The Parkland students have been a huge inspiration. It really feels like this is a moment of legitimate change. I've felt for a while that it kind of comes down to having to wait for corrupt, evil people in power inexorably to die out--the momentum as it exists is that they will simply go extinct while more rational people gradually grow to outnumber them as a matter of course, I have no doubt over the long term, that's how it'll go eventually. But the Parklanders represent the other, more active side of the equation: newer generations are not only going to displace the bastions of evil over time, but they now will actively vie to dethrone and defang these sinister elements, accelerating their extinction. What I love about Japan is that you can walk to 7-11 at 4am and not give it a second thought aside from wondering if it's cold enough to bring a hat. That should be what it's like in the US. That is freedom. But we can't get there as long as merchants of death call the tune. Fortunately, the chorus of kids from Parkland sound like the slapper we've been waiting for.
In all seriousness, this moment feels different because it appears to be the point of a perfect confluence of crucial factors that seem poised to manifest in actual change, but that have never all concurrently been present before--I think of this as a Malcolm Gladwell-style Outliers moment, that just by chance, these factors at the right time and place will yield results. There are at least five factors I feel that are contributing to this unabashedly optimistic outlook from this ordinarily cautiously pessimistic optimist.
First, never before have the victims of the tragedy been on the cusp of--or have just freshly attained--the right to vote. Further, as exemplified by Emma Gonzalez's famous speech, this generation has grown up seeing the blatant nonsense (and dangerous cost) of today's horrific state of dialogue and are prepared to call it out in frank terms because they risk death not to. But it's not simply that they can speak out in their immediate community. For the first time, we have a group of victims who themselves --not parents, relatives, or even themselves years later after the immediacy of their tragedy has faded from the public memory)--they themselves are fully capable of reaching out to people at large across the country and even around the world, for that matter, via their fluent ability to take their fight online.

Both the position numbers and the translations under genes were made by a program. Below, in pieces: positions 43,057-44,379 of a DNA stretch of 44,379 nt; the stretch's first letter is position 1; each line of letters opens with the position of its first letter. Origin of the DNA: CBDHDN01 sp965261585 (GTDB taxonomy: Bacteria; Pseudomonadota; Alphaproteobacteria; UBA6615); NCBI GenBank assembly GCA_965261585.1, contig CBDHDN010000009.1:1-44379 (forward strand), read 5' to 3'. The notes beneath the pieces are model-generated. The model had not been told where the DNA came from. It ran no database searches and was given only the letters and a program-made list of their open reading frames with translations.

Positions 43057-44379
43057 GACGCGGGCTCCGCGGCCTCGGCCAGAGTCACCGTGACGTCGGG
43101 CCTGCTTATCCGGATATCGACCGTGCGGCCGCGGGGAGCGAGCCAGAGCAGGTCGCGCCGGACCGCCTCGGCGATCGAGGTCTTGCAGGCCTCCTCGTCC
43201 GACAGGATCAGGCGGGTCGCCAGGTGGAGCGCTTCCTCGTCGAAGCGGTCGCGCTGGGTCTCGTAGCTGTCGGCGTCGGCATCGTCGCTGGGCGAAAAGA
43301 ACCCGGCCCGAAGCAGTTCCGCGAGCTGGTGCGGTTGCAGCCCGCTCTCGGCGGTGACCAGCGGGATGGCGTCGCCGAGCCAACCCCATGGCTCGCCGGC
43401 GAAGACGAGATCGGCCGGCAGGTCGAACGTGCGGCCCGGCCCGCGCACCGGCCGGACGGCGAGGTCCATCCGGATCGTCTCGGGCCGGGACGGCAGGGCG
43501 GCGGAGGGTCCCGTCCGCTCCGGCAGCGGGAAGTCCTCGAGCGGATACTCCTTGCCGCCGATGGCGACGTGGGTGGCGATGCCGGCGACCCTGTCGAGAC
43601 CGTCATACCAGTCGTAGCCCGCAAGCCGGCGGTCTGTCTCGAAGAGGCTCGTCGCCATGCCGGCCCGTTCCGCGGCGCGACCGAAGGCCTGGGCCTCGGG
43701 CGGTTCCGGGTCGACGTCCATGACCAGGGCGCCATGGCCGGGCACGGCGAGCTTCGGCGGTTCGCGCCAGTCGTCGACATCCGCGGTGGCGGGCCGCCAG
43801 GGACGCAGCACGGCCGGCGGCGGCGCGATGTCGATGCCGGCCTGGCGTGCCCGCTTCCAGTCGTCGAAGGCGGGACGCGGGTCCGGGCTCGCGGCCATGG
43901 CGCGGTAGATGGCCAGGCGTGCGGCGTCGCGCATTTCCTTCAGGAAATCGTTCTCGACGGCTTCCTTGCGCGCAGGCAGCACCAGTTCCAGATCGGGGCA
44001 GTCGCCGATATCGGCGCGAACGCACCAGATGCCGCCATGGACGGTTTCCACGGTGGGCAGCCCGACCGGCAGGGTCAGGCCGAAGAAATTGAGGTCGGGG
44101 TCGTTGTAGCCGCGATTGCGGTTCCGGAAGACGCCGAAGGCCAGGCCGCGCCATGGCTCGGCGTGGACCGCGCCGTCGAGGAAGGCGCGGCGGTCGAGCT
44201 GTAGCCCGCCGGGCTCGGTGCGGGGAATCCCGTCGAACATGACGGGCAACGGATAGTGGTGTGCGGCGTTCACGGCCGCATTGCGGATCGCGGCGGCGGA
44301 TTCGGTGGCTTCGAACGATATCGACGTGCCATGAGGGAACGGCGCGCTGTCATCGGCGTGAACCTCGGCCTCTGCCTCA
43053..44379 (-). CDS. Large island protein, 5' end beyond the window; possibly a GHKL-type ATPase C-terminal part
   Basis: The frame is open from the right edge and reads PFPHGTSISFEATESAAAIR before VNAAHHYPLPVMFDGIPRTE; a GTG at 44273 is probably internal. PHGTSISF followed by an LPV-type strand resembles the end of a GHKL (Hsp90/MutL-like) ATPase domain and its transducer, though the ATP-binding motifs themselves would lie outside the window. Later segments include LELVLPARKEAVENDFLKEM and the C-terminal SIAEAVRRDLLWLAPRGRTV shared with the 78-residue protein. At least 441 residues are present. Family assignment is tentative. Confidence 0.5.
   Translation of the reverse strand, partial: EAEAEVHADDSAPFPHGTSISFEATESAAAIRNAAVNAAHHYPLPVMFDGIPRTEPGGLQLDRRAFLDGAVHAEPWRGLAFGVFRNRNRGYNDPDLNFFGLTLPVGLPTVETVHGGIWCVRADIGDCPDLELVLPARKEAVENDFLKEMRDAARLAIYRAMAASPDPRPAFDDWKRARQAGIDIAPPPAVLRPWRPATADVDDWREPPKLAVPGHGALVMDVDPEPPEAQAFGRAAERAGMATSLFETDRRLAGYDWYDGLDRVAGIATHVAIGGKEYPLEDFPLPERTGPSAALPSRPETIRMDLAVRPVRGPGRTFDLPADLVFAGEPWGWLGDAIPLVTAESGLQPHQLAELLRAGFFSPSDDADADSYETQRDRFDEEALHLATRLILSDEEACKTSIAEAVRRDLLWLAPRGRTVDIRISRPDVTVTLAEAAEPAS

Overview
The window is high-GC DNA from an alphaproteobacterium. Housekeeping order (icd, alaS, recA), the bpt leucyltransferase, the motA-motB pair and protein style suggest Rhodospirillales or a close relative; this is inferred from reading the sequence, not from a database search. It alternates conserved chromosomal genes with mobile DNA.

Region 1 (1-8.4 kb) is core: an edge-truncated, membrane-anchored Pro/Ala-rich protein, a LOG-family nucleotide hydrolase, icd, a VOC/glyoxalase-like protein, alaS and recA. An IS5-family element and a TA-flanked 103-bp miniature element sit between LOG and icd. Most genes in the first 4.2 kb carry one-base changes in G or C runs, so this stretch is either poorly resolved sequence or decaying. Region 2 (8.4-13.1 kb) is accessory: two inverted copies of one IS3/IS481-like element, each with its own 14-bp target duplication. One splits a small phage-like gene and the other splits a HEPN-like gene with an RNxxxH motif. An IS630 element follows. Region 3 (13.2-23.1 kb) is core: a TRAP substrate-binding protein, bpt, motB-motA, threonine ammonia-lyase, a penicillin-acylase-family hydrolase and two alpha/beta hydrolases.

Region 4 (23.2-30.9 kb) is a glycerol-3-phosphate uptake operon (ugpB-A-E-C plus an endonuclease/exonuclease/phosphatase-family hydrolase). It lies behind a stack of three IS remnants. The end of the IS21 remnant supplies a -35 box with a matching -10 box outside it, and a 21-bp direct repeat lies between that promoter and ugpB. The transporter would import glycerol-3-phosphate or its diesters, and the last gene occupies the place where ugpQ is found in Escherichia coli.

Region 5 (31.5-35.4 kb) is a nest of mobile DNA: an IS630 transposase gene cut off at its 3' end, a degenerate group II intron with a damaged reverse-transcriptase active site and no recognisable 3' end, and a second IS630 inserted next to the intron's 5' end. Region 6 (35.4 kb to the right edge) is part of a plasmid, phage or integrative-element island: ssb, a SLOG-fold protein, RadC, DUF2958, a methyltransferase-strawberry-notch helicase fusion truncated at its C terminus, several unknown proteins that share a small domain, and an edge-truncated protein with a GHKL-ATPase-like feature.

Second, the party in power has blatantly been outed incontrovertibly as various flavors of cartoonishly unacceptable. We have seen they are hypocritical: the party of "moral values" has backed and defended adulterers, spousal abusers, child abusers, etc. They have similarly demonstrated refusal to act in good faith: see (R-KY) Senator Mitch McConnell indignantly acting as if he was observing regular order on his "healthcare" and tax scam bills, when in objective reality he was satisfying the exact accusations he levied against the plain period of study, debate, and compromise provided in preparing Obamacare. Along these lines, we've seen other acts in bald-faced bad faith, such as silencing legitimate questioning during various hearings (see the multiple, outrageous shooshes to D-CA Senator Kamala Harris, for instance), and the absolutely disgraceful runaround R-CA Representative Devin Nunes has engaged in out of ostensible "concern" for truth. These are just a few outrages in this vein of dis-ingenuousness rotting the party.
Similarly (because hypocrisy seems to be the underlying factor in all of this) the oath-defying party has also proven itself to be plainly, dangerously beholden to entities other than the country and the Constitution, and are thus incapable of genuine leadership: they decried deficits while a black guy was in office but then gleefully plunged the government even deeper into debt for the appeasement of their donors: see public comments, such as "adult in the room" (R-SC) Senator Lindsey Graham's admonition that "financial contributions will stop" if they don't pass their tax scam, or R-NY Chris Collins relaying a donor's instructions that they pass the bill or "don't ever call me again."